House Committee Advances Key Bill in New Round of GOP Tax Cuts: The House Ways and Means Committee on Thursday advanced legislation to cement the individual tax changes in President Trump’s tax law as House Republicans seek to shine a light on their biggest recent legislative accomplishment ahead of the midterm elections. The bill, part of a package Republicans are calling “Tax Reform 2.0,” passed the committee on a party-line vote of 21-15 after hours of debate between Democrats and Republicans over the value of the measure and the 2017 tax law. The bill is expected to get a vote on the House floor later this month but isn’t expected to be taken up by the Senate, where it would need 60 votes to pass. (The Hill)
Why Filing Taxes Isn’t Easy: The Trump administration earlier this summer unveiled a “postcard-sized” tax form that will supposedly make it easier for Americans to do their own taxes. The move was nothing more than a publicity stunt—as a number of commentators noted, the administration achieved its postcard-sized ambitions only by requiring millions of Americans to submit supplementary worksheets that actually complicate the task of tax preparation. The real action on tax filing right now is happening on the other end of Pennsylvania Avenue, where Congress is working hard to ensure that doing your taxes remains a time-consuming and expensive endeavor. (Politico)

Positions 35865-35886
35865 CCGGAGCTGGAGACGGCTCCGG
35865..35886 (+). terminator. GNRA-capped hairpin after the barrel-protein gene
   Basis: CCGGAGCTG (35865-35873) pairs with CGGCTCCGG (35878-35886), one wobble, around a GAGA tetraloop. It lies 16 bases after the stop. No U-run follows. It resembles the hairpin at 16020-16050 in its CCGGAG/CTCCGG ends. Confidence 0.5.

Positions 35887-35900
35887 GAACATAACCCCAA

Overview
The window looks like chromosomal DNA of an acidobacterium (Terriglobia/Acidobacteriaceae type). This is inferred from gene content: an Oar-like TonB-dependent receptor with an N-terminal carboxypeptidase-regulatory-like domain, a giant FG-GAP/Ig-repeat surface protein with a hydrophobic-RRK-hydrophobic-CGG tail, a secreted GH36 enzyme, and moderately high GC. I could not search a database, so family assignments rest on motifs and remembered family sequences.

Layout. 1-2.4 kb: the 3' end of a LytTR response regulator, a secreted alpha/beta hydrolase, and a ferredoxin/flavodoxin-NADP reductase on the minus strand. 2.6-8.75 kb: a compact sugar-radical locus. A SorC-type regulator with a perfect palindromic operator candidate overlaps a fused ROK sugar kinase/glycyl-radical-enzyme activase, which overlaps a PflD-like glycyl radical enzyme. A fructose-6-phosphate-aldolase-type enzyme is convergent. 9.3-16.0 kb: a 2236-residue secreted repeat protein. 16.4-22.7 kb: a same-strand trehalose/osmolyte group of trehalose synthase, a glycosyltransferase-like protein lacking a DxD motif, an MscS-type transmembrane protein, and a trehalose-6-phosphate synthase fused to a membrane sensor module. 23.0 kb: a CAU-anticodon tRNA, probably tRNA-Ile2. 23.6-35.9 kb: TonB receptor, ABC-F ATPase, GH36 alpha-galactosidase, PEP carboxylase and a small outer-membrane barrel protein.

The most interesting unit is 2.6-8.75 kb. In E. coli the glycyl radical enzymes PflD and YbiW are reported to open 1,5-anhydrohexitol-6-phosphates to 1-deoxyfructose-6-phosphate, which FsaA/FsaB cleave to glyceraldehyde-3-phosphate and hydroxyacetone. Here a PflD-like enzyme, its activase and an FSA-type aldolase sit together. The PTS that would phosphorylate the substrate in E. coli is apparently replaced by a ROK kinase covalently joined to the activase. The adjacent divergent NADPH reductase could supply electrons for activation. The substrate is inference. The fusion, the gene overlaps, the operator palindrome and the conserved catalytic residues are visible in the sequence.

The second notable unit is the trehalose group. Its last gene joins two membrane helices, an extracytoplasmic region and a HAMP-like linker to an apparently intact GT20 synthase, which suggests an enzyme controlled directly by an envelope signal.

Pentagon Set to Win First On-Time Budget Since 2008: Congress is poised to pass the defense budget on time for the first time in a decade. A bipartisan group of House and Senate lawmakers formally announced a deal Thursday September 13th, for a $674 billion defense appropriations bill, packaged with funding for the departments of Education, Health and Human Services, Labor and other government agencies, or Labor-HHS.(Defense News)
Marijuana Bill Scheduled for Congressional Vote This Week: The U.S. House panel that oversees federal drug enforcement is scheduled to vote this week on a bill to dramatically expand opportunities for research on the medical benefits of marijuana. Sponsored by Representative Matt Gaetz (R-FL) and 40 bipartisan cosponsors, the Medical Cannabis Research Act would require that the federal government issue more licenses to grow marijuana to be used in scientific studies, among other changes. (Forbes)